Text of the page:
Like many middle-class homeowners, I once considered installing solar panels on my roof in the interest of saving some bucks.
But after crunching the numbers, I quickly learned that installing roof panels is not the most practical way for me to enjoy renewable energy in my home. I found out that the costs of installing and maintaining my own panels (not to mention weatherproofing them for the winter) added up to much more than what I was poised to save in power costs!
Anyway, that’s only my personal experience and it’s definitely not applicable to everyone.
So now I’m going to walk you through the factors I considered before deciding that solar panels are not for me. Maybe the situation will be different for you and you’ll find it to be worth it. In any case, I will also be talking about the better alternative I found to enjoy renewable energy without using solar panels — in case you’d be interested in that, too.
Costs to Consider
All companies selling solar panels will give you the same pitch: that utilizing solar power will help you save thousands of bucks every year.
While it’s technically true that solar energy is cheaper than fossil fuel-based energy, you can’t exactly get it for free.
Here are some of the costs you have to think about:
Purchase and installation costs
Aside from paying for the actual panels, you also have to pay someone to install them on your roof.
This is a premium service usually offered by roofing companies. In my experience, these fees are usually hefty, but do check with your local roofing professionals — maybe you’ll have better chances than I did.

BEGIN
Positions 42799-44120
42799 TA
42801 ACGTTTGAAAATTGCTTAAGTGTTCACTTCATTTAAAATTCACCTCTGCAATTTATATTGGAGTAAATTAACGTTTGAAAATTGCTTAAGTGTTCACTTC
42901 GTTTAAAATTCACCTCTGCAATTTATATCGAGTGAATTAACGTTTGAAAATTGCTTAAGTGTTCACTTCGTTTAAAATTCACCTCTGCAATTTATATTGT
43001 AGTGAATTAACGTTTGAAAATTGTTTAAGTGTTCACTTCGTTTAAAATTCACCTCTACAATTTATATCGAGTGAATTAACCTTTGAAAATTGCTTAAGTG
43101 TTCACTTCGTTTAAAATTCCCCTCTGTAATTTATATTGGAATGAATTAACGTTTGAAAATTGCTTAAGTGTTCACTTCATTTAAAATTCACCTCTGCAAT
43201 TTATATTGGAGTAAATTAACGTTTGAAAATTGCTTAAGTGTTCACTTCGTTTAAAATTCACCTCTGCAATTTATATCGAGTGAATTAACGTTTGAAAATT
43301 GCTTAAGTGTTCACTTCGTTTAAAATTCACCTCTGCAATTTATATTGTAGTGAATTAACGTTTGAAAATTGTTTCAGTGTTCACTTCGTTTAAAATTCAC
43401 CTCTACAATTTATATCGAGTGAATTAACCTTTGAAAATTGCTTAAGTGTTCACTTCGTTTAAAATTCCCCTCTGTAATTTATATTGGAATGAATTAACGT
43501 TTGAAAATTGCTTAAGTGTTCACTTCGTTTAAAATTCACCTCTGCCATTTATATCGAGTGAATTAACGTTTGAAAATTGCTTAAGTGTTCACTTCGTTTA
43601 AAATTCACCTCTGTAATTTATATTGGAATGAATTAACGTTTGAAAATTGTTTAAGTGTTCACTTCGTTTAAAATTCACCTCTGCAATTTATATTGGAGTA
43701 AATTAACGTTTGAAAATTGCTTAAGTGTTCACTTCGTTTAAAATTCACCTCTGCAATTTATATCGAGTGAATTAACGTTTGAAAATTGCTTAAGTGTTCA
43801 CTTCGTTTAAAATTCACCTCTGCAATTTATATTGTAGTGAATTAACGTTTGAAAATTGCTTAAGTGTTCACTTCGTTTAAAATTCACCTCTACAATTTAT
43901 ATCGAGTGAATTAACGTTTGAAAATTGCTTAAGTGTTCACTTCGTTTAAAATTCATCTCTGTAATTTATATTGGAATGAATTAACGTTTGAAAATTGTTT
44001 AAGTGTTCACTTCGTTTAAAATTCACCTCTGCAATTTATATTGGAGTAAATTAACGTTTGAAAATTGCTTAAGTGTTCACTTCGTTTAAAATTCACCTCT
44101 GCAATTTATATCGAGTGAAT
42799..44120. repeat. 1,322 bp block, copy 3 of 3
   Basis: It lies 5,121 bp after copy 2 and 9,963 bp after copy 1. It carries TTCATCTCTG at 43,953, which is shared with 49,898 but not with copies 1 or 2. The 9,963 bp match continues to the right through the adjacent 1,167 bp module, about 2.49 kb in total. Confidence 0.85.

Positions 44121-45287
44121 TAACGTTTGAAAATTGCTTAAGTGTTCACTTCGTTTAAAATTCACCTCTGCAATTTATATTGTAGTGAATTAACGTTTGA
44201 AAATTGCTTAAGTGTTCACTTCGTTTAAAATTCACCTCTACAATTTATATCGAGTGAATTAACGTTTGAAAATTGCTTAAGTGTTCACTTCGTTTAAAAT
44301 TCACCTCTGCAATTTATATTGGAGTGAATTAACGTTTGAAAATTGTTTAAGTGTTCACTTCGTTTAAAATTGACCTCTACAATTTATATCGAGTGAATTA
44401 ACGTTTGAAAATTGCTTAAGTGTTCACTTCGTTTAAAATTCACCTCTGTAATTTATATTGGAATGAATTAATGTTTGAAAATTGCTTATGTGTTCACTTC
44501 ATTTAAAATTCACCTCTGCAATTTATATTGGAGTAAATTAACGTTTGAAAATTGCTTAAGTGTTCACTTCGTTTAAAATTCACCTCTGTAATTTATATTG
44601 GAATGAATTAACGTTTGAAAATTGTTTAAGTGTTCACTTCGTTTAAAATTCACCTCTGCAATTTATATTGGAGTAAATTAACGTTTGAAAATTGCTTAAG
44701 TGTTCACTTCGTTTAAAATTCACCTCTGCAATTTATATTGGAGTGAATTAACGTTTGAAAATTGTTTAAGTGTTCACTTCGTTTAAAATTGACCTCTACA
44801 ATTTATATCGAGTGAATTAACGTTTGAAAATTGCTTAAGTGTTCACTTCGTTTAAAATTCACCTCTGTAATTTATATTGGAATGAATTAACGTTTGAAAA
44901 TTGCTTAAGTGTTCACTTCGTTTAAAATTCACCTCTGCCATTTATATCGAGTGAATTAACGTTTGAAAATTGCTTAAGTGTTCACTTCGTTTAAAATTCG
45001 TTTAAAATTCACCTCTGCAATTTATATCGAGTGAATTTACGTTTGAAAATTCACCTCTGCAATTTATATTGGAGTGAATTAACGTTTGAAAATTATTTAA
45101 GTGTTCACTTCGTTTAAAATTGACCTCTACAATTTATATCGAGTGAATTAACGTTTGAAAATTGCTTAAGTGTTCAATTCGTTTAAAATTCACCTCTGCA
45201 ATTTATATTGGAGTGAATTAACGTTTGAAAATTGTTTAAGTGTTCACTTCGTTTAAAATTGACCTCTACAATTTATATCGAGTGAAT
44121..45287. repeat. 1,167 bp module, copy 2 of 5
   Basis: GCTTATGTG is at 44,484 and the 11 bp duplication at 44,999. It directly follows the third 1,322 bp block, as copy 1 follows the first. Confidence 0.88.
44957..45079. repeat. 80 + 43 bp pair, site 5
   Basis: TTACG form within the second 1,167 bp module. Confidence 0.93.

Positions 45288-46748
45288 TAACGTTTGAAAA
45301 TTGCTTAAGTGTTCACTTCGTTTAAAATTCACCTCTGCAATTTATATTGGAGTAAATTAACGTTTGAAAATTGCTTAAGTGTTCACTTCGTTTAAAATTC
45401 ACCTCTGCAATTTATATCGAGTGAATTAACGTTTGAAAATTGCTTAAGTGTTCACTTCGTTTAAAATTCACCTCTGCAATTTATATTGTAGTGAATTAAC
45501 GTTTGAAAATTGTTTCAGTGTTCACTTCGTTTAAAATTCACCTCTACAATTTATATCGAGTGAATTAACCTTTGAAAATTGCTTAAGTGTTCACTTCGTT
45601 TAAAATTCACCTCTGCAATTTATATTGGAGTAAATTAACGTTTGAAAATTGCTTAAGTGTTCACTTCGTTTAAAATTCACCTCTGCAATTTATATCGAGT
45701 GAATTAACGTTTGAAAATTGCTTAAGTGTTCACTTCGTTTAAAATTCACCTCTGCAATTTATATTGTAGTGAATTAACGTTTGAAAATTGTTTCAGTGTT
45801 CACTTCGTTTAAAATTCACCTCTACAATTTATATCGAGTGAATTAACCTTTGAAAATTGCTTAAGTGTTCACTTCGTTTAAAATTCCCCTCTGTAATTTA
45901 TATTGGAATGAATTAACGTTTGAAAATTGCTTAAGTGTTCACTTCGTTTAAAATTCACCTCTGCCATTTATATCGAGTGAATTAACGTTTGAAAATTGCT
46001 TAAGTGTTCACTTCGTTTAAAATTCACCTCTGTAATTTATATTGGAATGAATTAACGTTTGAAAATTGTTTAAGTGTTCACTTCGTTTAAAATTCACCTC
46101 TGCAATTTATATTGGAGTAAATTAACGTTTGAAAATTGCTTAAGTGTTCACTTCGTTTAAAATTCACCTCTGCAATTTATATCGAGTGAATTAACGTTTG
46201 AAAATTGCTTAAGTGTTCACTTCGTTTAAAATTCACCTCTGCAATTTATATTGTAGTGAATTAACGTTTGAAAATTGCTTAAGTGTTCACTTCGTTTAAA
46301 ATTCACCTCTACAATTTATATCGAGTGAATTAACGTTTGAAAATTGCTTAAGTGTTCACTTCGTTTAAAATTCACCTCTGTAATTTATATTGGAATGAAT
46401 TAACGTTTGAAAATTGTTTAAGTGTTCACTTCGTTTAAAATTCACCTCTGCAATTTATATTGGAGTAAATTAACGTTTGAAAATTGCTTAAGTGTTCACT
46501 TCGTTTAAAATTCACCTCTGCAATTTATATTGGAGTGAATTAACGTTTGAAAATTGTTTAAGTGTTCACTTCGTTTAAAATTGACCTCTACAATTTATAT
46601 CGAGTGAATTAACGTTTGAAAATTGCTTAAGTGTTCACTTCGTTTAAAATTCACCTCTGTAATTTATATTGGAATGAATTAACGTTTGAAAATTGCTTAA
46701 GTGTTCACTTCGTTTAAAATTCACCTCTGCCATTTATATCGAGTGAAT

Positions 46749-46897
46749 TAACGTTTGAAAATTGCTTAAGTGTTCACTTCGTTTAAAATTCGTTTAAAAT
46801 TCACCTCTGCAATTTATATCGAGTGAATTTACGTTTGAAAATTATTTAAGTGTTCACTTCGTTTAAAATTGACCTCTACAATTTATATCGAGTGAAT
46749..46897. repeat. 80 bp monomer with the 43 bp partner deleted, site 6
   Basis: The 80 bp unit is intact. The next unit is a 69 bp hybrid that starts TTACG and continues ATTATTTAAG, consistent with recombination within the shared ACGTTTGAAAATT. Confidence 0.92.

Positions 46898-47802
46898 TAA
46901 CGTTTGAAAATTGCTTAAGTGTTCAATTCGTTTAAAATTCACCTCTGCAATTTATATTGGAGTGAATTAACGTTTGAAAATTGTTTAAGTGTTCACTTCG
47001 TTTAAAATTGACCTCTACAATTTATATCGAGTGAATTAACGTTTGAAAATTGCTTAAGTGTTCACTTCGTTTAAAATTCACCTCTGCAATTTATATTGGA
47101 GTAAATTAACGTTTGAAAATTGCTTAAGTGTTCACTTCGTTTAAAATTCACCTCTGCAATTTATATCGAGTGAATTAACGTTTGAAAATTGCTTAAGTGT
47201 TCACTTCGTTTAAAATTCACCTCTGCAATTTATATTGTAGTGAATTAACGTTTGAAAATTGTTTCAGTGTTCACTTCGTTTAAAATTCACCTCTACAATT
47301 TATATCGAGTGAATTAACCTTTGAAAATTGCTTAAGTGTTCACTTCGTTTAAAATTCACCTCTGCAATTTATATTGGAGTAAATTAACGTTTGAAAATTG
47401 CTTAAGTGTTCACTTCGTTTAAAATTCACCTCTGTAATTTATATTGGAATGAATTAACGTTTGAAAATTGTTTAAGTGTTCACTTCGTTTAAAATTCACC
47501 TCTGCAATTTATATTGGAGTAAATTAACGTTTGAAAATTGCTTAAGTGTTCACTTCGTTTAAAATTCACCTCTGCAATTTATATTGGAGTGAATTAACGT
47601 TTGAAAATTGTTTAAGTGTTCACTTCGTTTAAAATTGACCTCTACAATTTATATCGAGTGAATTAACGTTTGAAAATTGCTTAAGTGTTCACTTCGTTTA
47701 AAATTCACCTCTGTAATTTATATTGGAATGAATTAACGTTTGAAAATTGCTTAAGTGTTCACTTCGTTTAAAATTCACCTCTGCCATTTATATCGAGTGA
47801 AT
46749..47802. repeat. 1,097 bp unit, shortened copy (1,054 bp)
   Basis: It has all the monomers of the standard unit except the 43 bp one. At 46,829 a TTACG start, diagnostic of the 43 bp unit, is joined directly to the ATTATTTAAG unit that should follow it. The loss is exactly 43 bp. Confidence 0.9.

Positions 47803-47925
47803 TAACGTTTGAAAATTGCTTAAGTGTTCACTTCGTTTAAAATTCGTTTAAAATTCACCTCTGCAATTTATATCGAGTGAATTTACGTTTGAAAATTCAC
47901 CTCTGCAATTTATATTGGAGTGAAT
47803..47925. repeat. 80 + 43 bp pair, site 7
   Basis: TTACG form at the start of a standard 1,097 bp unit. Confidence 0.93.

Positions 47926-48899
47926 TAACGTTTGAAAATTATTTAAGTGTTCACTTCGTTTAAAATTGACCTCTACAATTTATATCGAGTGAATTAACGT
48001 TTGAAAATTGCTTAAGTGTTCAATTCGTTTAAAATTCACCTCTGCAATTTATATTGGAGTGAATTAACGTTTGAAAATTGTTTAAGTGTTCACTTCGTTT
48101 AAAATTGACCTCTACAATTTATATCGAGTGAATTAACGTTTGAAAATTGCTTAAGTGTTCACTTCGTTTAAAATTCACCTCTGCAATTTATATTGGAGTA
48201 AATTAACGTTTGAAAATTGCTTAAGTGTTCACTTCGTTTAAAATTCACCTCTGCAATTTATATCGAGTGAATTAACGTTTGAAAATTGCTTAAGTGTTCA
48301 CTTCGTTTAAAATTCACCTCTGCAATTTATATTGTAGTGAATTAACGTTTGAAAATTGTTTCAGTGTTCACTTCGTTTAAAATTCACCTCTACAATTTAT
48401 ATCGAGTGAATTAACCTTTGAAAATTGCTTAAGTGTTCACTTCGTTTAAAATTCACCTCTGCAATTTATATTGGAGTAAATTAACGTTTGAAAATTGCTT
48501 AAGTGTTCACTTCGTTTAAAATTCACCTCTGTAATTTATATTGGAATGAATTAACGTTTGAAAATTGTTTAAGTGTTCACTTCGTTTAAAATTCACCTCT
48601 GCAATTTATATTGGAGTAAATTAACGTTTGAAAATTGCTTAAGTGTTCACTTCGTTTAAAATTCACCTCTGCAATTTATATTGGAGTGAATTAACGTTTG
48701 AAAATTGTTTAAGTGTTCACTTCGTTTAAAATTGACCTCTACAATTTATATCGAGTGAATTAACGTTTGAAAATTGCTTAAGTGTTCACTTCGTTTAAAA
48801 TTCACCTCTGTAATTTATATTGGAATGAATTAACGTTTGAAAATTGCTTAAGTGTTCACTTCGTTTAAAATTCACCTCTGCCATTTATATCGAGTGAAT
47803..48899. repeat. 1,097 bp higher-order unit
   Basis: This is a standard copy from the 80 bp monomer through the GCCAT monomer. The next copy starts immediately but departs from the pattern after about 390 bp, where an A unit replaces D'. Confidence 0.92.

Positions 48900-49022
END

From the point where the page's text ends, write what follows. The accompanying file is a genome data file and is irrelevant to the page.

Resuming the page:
Surely, you’re thinking of a workaround for those hefty costs I just mentioned.
Well, I thought about that, too. I thought, hey, I could always DIY my way around stuff — so I looked up how to build my own solar system. Sure, it’s doable. But between the cost of raw materials and my own labor, I thought — no, thanks.
One of the downsides of having your own residential solar panels is that you are solely responsible for their maintenance.
It’s nice if your garage or woodshop already has all the tools and equipment you might need to keep the panels in tiptop shape, but if you don’t, you’d have to buy or rent those tools and that would add up to your total capital, too.
Looking at the Incentives
Now that you have a pretty good idea of how much you’d be spending if you decide to install roof panels in your home, it’s time to find out how much you stand to save once you make the switch.
A lot of factors will come into play here, such as how much you currently pay for electricity, and how much power you consume on a monthly basis. If you’re not sure how to compute your potential savings, there are a lot of online calculators that can help you with that.
Ideally, you can also earn incentives from the government for switching to a green energy source. Again, you would have to check what your state is offering because this varies from one place to another.
Now the only thing left to do is check if you will save more money than you will shell out in getting the panels. If the cost is much higher, then all is not lost. As I mentioned earlier, I myself found roof panels too expensive, so I found an alternative way to use renewable energy without breaking the bank or without taking on massive home remodeling projects.
Shared Solar: A Viable Alternative
I’m talking about stumbling upon NJ community solar, although this service is now available in most states.
The idea behind community solar is quite simple and genius at the same time, and I feel really proud of myself for finding out about it. So basically, instead of breaking your bank (and your back, if you try to DIY), shared solar farms allow you to sign up for a subscription, and they will deliver the solar energy to your home for a price.
Doing this basically allowed me to skip all those initial costs I discussed earlier that are connected with buying and installing my own solar panels. In fact, I barely had to do anything. There were no new wires to install because the renewable energy was coursed through the same wires my main electric utility company uses.
The best part for me is that I get to lessen my household’s environmental footprint without worrying about any maintenance work and costs — plus I get to save a few hundred bucks on my power bills every year — so that’s a win for everyone!